Get-out-the-vote campaigns succeeded because of two persuasion principles A low voter turnout is a hallmark of mid-term elections, so a huge push in the fall to motivate people to go to the polls relied on two persuasion principles. The group America Votes sent...
To persuade someone to do (or not to do) something, suggest that she consider a possible negative outcome. Expecting regret can bring compliance. Pretend you sell car insurance, and you urge a customer to buy a policy. It’s possible he will decline, even if he...
A successful persuasive message depends not only on what you say but on where you say it. Strategically positioning your best information is important. In most cases, if you are advocating one position over another and you have a strong argument, or if you have ion,...
When you are making a persuasive appeal, your audience might be supportive or opposed, but what about people who simply don’t care? Influencing people who are indifferent and unmotivated requires different tactics. These are not always people you can ignore, because...
Capturing interest at the start of a message is important, but in persuasive writing, you also need to sustain the audience’s attention throughout the message. That’s how you influence people’s thinking and motivate them to accept your ideas. Here...
Jobs become boring when the daily routine is repetitive, and so does writing when you read short, choppy sentences with …
Praise from Clients
Participating in your course was one of my best experiences in the past few years. It was such a pleasure to be in a room full of people whose goal was to strengthen their writing, and you did a fantastic job of leading the class.
I am pleased to announce we will be modifying our press release format. The new format is in line with the recommendations of Ken O’Quinn, who has conducted the writing workshops for worldwide PR. While they may seem subtle, the changes are powerful when it comes to conveying a strong, clear message.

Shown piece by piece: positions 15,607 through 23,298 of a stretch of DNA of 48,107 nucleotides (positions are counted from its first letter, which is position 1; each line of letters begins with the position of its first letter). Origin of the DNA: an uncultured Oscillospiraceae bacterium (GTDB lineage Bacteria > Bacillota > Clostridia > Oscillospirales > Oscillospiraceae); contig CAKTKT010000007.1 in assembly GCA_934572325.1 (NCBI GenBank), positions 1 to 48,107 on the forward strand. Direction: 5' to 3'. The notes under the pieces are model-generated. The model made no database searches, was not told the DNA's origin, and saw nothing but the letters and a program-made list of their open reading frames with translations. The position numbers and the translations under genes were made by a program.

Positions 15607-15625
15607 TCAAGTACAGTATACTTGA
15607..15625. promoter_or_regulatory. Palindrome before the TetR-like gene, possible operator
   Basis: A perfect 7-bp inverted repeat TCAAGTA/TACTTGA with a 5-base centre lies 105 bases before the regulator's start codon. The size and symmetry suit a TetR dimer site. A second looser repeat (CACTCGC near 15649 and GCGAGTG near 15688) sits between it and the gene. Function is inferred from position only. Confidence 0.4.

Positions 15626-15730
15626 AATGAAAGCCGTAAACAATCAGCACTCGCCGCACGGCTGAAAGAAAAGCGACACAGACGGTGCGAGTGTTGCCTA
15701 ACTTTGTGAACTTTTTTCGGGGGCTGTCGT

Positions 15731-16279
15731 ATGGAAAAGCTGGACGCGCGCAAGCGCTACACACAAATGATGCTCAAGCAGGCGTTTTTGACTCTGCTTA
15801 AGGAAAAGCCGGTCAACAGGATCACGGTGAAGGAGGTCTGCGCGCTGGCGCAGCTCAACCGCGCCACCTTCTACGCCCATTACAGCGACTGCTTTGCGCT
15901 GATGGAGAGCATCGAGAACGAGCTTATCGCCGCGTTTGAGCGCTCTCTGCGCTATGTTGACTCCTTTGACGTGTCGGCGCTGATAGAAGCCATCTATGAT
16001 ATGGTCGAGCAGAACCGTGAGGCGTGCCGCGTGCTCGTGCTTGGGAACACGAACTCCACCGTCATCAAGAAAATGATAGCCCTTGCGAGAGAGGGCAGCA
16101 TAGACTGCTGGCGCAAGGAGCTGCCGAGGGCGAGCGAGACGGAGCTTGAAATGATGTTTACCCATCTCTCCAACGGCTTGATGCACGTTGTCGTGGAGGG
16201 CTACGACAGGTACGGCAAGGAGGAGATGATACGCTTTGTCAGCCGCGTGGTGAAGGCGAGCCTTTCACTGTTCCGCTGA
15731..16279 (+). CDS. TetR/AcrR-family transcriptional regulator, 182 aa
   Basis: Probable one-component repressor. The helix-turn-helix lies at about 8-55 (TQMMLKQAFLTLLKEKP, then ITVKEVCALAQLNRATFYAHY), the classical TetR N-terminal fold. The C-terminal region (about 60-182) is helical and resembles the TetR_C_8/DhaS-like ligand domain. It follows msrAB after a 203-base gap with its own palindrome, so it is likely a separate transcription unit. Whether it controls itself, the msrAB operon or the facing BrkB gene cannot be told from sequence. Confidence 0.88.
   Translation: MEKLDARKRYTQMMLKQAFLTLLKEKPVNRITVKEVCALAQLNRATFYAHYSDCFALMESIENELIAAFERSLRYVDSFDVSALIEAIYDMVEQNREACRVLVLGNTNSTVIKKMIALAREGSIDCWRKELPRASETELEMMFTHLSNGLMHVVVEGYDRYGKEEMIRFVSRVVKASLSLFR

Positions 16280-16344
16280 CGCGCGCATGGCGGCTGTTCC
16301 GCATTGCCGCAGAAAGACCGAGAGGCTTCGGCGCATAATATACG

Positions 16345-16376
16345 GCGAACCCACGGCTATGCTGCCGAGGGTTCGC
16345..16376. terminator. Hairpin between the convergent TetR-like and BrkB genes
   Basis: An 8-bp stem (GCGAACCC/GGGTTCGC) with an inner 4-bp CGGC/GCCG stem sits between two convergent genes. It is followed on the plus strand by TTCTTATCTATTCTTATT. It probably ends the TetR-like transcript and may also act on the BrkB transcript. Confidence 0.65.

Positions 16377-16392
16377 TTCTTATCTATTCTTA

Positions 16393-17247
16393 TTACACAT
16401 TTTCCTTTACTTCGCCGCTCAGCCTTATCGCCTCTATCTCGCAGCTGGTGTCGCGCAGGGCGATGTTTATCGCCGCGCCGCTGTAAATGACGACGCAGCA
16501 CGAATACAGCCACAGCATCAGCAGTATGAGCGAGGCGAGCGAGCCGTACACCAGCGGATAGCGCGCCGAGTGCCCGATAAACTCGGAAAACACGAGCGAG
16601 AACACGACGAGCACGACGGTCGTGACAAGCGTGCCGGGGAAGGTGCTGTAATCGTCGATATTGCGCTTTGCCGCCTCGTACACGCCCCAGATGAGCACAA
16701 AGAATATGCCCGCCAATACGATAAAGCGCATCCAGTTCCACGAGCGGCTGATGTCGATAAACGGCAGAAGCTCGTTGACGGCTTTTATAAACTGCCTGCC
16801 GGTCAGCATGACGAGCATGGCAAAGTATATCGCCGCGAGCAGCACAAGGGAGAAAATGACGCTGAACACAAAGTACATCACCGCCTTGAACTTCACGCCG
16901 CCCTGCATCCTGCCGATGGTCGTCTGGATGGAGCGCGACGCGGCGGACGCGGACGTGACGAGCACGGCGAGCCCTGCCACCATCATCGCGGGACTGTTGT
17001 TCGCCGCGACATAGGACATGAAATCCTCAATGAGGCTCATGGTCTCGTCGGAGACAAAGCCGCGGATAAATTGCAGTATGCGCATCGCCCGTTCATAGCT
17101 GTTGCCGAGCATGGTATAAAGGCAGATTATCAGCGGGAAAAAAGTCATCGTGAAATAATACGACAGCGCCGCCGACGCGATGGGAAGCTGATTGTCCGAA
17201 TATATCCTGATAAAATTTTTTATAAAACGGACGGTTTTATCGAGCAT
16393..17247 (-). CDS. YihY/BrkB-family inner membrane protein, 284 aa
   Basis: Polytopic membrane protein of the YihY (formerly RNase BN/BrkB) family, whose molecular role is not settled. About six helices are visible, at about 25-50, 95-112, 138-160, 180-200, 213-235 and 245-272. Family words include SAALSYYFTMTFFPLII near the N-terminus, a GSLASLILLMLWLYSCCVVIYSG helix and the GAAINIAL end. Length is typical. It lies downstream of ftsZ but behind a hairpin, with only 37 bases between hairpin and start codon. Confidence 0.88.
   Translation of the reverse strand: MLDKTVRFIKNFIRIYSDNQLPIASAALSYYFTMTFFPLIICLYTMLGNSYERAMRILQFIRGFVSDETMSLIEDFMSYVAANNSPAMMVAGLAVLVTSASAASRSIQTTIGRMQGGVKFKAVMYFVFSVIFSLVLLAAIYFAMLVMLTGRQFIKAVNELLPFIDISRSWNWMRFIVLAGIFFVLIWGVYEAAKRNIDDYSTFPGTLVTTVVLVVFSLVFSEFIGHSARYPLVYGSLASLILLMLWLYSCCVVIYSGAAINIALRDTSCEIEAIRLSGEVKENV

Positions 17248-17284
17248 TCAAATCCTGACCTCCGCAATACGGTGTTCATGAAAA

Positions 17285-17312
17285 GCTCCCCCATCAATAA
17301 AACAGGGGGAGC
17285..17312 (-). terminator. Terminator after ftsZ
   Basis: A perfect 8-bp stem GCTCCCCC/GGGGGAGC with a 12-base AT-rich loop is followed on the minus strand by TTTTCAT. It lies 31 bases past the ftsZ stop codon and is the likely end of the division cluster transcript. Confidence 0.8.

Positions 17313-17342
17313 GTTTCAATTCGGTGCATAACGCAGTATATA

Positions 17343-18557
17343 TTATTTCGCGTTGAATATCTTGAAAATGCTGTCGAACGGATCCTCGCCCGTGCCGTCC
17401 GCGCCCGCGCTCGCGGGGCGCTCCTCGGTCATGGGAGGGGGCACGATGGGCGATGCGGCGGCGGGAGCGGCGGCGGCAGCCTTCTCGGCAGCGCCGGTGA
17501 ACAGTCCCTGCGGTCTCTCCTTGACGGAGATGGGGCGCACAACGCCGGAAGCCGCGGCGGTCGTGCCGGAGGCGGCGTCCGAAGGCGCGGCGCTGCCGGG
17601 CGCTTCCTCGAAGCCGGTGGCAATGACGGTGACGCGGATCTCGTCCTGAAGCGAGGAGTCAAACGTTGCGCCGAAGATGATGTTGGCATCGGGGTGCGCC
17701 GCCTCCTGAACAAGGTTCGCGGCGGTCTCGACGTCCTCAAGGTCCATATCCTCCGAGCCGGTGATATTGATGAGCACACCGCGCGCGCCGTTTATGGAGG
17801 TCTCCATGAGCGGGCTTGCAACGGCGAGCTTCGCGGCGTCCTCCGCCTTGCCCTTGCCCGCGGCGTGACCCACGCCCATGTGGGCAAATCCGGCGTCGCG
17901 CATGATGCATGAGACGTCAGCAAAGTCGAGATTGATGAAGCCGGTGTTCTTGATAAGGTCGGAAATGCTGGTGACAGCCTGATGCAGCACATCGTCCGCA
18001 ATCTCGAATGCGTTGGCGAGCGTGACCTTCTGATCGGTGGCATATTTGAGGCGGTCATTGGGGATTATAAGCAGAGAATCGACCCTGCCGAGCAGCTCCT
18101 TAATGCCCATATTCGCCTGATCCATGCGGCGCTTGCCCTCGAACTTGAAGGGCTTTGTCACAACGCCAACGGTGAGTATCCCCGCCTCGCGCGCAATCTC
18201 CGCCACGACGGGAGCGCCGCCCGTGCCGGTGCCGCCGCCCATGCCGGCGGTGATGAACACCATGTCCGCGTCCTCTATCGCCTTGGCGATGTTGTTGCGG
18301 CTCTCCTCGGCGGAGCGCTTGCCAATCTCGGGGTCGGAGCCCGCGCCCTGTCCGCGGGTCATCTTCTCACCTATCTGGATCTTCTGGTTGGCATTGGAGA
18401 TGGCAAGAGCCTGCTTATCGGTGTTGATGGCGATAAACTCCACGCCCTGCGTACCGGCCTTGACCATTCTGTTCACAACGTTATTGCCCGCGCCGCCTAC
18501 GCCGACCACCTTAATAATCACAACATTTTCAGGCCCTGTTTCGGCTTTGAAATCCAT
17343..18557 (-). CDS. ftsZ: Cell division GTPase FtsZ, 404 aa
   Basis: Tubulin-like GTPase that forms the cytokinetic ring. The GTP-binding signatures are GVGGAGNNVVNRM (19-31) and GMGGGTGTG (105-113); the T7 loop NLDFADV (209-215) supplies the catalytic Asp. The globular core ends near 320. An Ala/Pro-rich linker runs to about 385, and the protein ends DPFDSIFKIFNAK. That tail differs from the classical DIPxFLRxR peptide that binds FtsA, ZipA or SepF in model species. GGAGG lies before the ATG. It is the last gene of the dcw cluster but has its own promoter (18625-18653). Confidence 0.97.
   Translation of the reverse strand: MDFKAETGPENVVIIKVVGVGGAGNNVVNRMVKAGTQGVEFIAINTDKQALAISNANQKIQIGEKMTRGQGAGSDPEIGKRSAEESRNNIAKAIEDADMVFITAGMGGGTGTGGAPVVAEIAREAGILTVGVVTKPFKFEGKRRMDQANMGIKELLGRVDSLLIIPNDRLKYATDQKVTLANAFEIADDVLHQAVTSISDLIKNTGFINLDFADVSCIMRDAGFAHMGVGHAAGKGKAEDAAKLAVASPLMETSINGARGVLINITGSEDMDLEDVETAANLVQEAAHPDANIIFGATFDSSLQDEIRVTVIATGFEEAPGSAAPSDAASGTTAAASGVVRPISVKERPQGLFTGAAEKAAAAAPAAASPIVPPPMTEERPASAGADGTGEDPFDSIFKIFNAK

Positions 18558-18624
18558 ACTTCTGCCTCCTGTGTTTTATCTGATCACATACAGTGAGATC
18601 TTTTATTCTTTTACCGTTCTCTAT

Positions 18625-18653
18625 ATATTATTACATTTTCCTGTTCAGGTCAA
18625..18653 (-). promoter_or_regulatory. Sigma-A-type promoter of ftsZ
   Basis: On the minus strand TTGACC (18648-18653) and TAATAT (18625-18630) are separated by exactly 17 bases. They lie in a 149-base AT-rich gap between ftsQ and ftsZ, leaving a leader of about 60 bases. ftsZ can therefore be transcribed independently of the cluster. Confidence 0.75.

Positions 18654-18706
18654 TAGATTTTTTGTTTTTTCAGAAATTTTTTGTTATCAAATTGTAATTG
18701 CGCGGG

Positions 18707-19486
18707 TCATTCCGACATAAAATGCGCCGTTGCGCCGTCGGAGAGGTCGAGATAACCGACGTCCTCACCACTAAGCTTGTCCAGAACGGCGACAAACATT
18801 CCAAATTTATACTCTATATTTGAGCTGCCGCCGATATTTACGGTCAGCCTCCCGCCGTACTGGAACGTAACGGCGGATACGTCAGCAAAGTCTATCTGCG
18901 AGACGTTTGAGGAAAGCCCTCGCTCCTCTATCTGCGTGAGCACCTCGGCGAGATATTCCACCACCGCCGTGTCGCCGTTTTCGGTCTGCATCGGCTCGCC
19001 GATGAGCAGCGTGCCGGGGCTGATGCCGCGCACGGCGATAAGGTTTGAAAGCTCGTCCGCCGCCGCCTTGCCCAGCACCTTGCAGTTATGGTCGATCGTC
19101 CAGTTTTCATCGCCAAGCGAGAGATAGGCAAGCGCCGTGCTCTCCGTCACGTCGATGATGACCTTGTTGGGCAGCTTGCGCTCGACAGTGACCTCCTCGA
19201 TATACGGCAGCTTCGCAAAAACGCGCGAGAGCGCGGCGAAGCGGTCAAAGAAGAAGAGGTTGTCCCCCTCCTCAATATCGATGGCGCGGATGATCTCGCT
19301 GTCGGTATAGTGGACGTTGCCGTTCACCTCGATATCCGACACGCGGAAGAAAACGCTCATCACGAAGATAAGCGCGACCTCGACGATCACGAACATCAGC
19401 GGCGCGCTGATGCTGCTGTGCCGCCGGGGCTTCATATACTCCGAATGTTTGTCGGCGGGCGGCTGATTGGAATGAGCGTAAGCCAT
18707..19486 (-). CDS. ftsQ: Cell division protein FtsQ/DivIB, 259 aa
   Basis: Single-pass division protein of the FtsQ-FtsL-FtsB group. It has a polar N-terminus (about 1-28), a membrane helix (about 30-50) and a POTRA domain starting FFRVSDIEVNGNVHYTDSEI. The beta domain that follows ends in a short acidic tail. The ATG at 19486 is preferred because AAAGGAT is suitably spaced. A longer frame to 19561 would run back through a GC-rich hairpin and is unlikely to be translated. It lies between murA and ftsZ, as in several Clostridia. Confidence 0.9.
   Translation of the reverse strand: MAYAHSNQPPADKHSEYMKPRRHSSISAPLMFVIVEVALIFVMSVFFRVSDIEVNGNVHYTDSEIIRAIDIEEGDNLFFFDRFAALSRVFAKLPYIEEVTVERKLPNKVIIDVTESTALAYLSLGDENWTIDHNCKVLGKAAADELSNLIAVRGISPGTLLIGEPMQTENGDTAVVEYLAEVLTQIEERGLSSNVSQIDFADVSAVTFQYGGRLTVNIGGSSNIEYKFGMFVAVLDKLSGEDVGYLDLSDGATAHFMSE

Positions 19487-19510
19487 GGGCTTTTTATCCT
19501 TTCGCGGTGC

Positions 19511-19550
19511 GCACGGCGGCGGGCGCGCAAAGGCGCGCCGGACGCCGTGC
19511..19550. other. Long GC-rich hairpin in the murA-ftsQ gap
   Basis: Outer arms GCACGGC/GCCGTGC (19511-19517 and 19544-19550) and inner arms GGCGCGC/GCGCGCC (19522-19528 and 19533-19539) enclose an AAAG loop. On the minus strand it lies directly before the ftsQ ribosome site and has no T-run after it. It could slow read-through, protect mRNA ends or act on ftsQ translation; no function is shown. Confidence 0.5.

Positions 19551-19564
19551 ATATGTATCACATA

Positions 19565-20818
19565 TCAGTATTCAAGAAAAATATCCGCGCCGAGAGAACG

Kristin HollinsVice President of CommunicationsOracle
Ken O’Quinn is the best writing coach I have ever worked with.
You are such an interesting, knowledgeable, and entertaining speaker. Feedback was uniformly enthusiastic.
Beth CookPresidentRichmond chapter of the National Investor Relations Institute
I learned more about writing in your six-hour session than I learned in four years at Northwestern. Your seminar has given me a renewed interest in good writing and confidence I can improve.
Liz KoreyCushman Amberg Public Relations
My team had some great feedback on the time they spent with you. They really learned a lot and you received rave reviews.
Susan LintonsmithVice President of CommunicationsRed Robin Gourmet Burgers
What a teacher you are. In your brief session, you taught me four valuable things.
Chet Burgerone of the pioneers of PR in America
After working with Ken, I became a confident, creative writer and went on to have an award-winning consulting business. I would not be having this success were it not for the skills I learned from Ken.
Angelique RewersBon Mot Communications
Thanks for a great session. You are a sincerely great writing teacher.
Allyson StinchfieldAtomic PR
The feedback from the 40+ communicators who participated in the workshops was overwhelmingly positive. He is passionate about good writing, and it is contagious when he presents. We’re already planning to have him back.